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Tropidophiids or "dwarf boas" are a family of small snakes. Despite their name, they are not closely related to true boas (family Boidae). They are found in South America and the West Indies, and reach their highest diversity on Cuba. Most species are 1-2 feet long, drab-colored, nocturnal, and give birth to live young. Many change color from day to night. They either completely lack a left lung or have a greatly reduced one, but possess a "tracheal lung" on the dorsal wall of the trachea. When threatened, these snakes coil up into tight balls and spontaneously bleed from their nose and mouth. There are two genera: 32 species of Tropidophis and two species of Trachyboa. Tropidophiids eat mostly frogs and lizards, and they constrict their prey in the same way as true boas, but recent molecular analyses have shown that they are most closely related to the single species of Red Pipesnake (Anilius scytale, family Aniliidae). This family used to contain two other genera, Exiliboa and Ungaliophis, which we now know to be more closely related to true boas. Because most species live on islands, tropidophiids are faced with numerous threats, including the almost complete destruction of native ecosystems and predation from non-native mongeese.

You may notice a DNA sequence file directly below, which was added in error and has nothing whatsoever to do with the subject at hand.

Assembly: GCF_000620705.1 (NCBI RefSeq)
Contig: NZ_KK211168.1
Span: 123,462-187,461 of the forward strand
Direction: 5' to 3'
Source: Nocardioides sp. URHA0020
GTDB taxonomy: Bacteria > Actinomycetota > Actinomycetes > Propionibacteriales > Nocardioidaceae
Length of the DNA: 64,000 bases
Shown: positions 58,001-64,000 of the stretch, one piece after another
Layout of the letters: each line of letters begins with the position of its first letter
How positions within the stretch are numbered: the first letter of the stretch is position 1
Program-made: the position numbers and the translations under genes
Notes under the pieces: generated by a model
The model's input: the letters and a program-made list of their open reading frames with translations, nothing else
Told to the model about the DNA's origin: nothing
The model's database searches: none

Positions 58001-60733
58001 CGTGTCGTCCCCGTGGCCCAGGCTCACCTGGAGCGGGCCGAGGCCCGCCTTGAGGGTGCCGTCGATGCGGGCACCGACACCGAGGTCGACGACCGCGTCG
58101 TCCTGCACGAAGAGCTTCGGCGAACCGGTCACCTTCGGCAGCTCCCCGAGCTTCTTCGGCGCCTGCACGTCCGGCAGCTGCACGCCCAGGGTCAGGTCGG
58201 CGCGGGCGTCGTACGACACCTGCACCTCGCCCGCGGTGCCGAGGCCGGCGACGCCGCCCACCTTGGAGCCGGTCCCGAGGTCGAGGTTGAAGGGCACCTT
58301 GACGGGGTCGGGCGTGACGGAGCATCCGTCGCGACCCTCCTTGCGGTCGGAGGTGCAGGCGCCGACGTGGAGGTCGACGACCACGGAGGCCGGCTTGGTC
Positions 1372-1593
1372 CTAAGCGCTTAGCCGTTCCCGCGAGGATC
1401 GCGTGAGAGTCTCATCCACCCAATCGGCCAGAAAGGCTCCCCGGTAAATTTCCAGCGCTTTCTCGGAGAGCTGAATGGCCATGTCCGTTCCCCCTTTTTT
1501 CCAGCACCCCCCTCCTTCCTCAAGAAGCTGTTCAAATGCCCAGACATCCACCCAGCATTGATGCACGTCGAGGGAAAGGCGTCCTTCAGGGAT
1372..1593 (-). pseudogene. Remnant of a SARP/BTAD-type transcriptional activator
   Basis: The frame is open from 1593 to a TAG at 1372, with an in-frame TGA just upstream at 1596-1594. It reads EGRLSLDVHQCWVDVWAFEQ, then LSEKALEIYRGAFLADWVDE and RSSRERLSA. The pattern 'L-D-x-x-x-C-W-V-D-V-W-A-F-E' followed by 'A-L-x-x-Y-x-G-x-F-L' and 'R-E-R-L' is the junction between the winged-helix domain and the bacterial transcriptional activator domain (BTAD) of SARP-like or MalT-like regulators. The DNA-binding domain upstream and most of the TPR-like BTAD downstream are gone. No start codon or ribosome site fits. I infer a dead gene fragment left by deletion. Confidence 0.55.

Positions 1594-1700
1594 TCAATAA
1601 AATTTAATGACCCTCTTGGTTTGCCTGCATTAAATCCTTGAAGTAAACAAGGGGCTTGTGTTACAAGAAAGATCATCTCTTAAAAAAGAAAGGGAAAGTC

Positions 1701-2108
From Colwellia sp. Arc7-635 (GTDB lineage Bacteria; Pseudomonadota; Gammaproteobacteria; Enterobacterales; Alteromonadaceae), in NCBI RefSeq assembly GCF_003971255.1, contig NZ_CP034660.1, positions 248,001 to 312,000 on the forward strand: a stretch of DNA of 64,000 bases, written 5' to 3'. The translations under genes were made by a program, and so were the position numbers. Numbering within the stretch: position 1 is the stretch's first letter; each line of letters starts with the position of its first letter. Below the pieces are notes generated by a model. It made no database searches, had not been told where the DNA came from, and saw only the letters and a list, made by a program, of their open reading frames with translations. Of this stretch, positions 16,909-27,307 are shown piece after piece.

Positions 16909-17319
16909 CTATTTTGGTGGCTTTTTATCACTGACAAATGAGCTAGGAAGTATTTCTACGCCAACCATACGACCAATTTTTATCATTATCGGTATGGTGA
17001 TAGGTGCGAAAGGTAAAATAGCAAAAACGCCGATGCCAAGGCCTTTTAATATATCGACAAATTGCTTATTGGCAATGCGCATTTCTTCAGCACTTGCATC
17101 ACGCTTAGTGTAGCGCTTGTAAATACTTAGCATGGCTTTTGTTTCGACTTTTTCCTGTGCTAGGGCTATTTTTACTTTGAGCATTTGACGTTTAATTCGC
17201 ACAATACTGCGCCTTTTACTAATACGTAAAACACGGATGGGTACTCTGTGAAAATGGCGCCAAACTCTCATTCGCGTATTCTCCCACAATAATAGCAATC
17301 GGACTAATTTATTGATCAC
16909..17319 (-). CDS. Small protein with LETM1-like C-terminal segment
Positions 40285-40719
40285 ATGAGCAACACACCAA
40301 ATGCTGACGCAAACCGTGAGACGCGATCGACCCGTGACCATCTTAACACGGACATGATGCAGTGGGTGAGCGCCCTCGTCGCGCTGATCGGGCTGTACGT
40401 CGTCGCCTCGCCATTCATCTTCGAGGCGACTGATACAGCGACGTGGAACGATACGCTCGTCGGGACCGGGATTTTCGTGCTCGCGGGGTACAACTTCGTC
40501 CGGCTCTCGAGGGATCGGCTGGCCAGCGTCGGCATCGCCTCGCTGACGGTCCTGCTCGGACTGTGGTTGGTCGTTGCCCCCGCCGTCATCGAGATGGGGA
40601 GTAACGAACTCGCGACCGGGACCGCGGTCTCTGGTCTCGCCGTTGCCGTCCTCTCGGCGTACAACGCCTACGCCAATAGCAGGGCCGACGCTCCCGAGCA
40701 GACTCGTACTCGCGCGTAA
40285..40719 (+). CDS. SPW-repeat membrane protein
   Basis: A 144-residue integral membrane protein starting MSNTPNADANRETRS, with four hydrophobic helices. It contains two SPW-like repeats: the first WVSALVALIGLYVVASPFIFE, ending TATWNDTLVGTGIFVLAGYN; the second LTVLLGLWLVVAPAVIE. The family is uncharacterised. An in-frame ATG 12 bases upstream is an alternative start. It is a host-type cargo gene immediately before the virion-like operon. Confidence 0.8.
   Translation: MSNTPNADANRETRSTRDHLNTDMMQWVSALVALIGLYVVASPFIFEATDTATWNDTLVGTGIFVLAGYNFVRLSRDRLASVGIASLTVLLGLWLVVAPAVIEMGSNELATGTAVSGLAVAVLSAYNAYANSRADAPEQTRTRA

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© Andrew Durso

Supplier: Andrew Durso

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